On January 31, 2014, we welcome the Year of the Green Wooden Horse! If you believe in Chinese astrology, you know that a Baby’s sign can say a lot about his or her character—and future. So, it’s no surprise that traditional Chinese parents tend to be very mindful of the names they choose and how these names relate to the Chinese zodiac. In that spirit, we’re bringing you 8 of the “luckiest names” from around the world, inspired by this year’s animal sign.
This year, maybe the grass can be a little greener. Many names that include the Chinese character for "grass" are considered lucky for babies born in the Year of the Horse. Inspired by this trend, we bring you Bentley (try not to think of the luxury vehicle). Bentley, which means "from the bent grass meadow," has recently jumped in popularity both as a boy name and a girl name. Those born in the Year of the Horse are said to be energetic, strong and innovative--so what better way to characterize this vigor than with a name that is literally a source of energy?
The horse is a common symbol of victory. In medieval times, victory or defeat could hinge upon the number of horsemen a king could put into battlefield. Nowadays, you can find images of horses kept in offices or workspaces as a lucky charm for a business's success and progress, to help lead the business "into victory," if you will (but not images that involve war or violence, these are unfavorable). Eunice, which means "good victory" in Greek, also has Biblical ties to a woman known for her gentle and incorruptible spirit.
Feiyang (飛揚), a predominantly male name and one of the more popular Chinese names, means to "fly upward" or "rise." The name evokes the movement of horses as they run, as if they were ready to lift off the ground and fly in the skies. Feiyang's sense of upward movement also suggests an ability to reach all sorts of possibilities. Other similar names, which I’ll list on the fly, include Aldora (meaning "winged gift"), Lani (meaning "sky" or "heaven") and Lolana (meaning “soar”). Look at me, winging puns. I enjoyed that too much. Soar-ry.
The name Felix has been popular in the US for as long as records have been kept. Felix in Latin means "happy" or "lucky"--it (etymologically) can’t get luckier than that! (Fun fact: Felix was first adopted by ancient Roman general Sulla, who believed he was favored by the gods. Sounds like you might have your hands full for a while.)
As a horse year baby myself, this name is on my personal list of favorites--and not just because my middle name derives from its Chinese variant, 玉 (Yu). Jade is one of the most treasured stones worldwide, and as a name, it has proven to be no less precious.This traditionally female name continues to rise in popularity and is associated with almost everything good imaginable: wisdom, justice, courage, honesty and bravery, to name a few (I think my parents were right on the nose with this one). And many value this amulet of good luck not only for its beauty but also because they believe in its power to heal and protect.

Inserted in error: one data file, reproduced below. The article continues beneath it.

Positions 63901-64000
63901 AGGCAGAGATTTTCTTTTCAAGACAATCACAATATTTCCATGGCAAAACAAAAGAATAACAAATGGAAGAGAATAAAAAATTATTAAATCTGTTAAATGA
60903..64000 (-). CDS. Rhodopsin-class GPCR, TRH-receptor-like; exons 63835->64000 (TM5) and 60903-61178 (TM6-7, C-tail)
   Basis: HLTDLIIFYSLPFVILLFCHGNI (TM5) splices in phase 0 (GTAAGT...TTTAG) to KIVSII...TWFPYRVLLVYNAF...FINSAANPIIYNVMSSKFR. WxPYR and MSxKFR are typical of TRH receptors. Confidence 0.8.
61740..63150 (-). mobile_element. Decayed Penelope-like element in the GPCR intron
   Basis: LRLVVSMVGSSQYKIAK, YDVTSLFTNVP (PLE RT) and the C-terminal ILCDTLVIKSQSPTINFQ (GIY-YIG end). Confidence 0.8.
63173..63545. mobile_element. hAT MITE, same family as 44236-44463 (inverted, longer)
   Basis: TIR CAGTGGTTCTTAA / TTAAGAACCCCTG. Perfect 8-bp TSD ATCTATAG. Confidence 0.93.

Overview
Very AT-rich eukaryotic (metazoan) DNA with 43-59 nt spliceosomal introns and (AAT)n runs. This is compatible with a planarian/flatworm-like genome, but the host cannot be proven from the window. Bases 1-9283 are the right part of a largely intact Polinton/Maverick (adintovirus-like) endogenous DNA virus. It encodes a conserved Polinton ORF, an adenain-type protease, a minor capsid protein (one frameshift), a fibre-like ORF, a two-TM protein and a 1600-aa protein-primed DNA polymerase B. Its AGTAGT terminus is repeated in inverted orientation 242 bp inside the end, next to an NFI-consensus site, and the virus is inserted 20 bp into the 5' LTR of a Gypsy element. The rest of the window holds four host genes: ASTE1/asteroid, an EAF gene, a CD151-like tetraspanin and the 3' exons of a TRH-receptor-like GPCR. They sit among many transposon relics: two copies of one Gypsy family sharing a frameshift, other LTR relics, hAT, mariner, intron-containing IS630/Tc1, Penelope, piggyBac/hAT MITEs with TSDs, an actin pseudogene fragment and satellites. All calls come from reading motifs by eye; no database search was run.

The lotus flower is widely revered as a symbol of purity, grace and enlightenment. The elegant flower blossoms and floats on the water, unsoiled by the mud. Because of its spiritual and cultural significance to many such as the Buddhists, Hindus, Greeks and even the Egyptians, Lotus is considered a lucky girl name not just for those born in the Horse Year but for any year.
The unisex name Vivian, which derives from the Latin word vivius, means "alive" or "full of life" (A good Chinese alternative might be the male name Huoli (活力) meaning "vitality" or "energy"). People born in the Year of the Horse are thought to be lively, animated and very energetic, often surrounding themselves with relatives and friends. If your little one's a great ball of energy, this name will undoubtedly match his or her drive. Don't be surprised if Baby bursts into this world and hits the ground running.
Wyatt’s origins bring to mind the strength horses are known for in both heart and body. It means "strong," "brave," "hardy" and "world guardian"--qualities many parents hope to bestow on their little Horse Year babies when they name them after the Chinese word meaning "strong force," Zhuangli (壯力). Wyatt, once predominantly used as a surname, has continually climbed the ranks this past decade to be one of the trendiest first names of 2014. It’s quite the frontrunner.